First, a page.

Palivizumab for Infection Prevention in Inuit Infants: A Review of the Clinical Effectiveness and Cost-Effectiveness
Book. 2019 12 17
Authors: la Fleur P, Argáez C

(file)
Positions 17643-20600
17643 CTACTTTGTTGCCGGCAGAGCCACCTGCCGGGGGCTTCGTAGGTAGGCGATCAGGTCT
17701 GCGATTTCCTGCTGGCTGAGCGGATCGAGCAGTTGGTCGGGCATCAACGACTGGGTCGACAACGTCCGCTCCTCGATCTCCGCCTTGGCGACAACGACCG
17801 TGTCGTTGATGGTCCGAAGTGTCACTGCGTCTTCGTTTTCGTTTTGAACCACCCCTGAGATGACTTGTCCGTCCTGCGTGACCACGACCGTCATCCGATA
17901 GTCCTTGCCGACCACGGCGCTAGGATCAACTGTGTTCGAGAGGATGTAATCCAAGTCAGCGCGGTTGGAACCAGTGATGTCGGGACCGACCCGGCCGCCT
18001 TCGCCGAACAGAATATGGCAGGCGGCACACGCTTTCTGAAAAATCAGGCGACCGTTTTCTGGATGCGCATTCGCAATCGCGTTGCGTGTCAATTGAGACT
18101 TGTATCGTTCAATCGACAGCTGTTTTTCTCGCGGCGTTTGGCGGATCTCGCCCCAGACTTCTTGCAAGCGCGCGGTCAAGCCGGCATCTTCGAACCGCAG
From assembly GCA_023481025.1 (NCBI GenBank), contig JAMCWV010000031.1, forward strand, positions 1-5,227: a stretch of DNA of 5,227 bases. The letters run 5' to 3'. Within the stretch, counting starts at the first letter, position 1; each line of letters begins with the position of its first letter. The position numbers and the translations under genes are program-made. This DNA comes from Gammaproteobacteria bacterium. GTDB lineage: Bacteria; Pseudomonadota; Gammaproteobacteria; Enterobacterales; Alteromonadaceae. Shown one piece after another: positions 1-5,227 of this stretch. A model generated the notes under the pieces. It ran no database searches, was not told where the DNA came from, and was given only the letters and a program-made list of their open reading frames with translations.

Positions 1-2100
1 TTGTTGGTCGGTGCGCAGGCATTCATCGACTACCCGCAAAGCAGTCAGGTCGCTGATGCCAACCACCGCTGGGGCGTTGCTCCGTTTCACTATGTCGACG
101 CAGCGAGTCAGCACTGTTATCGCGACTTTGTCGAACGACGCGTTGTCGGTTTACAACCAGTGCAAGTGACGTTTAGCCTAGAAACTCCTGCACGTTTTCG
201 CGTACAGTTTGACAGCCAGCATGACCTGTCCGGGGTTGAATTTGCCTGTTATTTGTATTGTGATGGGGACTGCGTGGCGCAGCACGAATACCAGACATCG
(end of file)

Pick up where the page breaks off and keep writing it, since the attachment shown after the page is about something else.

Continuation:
Respiratory syncytial virus (RSV) can cause respiratory illness in persons of all ages and it is the leading cause of lower respiratory tract illness in children.1,2 The virus infects almost all children prior to 2 years of age during annual epidemics which, in Northern Hemisphere locations, occur seasonally between October to May. It can cause bronchiolitis and pneumonia and is estimated to be responsible for 3.4 million hospital admissions and approximately 200,000 deaths internationally in young children.3 Data suggest that the rates of hospitalization of children with RSV related illness in northern and Arctic communities in Canada are amongst the highest rates globally.4-6 Inuit children living in circumpolar regions have higher hospital admission rates for respiratory illness compared to those living in more southern areas.7 Several patient characteristics have been identified that carry a higher risk of morbidity and mortality including premature birth, infants with chronic lung disease, hemodynamically significant congenital heart disease, immunocompromised conditions and severe neuromuscular disease.8 Palivizumab is a monoclonal antibody against RSV and was approved for use in Canada in 2002. Palivizumab is indicated for the prevention of serious lower respiratory tract disease caused by RSV in pediatric patients at high risk of RSV disease. Some Canadian Arctic and far northern jurisdictions have provided government funding for palivizumab as prophylaxis since 2005.9 Coverage criteria vary across health jurisdictions and have included such restrictions as premature birth up to 35 weeks gestation or significant cardiac or respiratory conditions.10 For example, eligible children in Quebec can receive up to 5 monthly doses of palivizumab during the RSV season. The Quebec criteria for palivizumab prophylaxis includes children who are at greatest risk for developing serious respiratory illness due to RSV such as premature infants (<33 weeks of gestation) and children with a chronic respiratory disease or a congenital heart disease.7 In 2016, criteria in Quebec were modified to include healthy Nunavik children born at term and younger than 3 months of age at the start of the RSV season or born during the RSV season. Many Inuit infants who live in Northern regions do not have access to hospitals equipped to manage severe RSV illness and air evacuation to tertiary hospitals may be necessary. The appropriate use of palivizumab in Canadian northern and arctic communities has been the subject of debate in the scientific literature and the Canadian media.1,5,6,9-14 The purpose of this report is to determine the clinical effectiveness and cost effectiveness of universal versus high-risk palivizumab prophylaxis, and seasonal versus year-round palivizumab in Inuit children up to 4 years of age.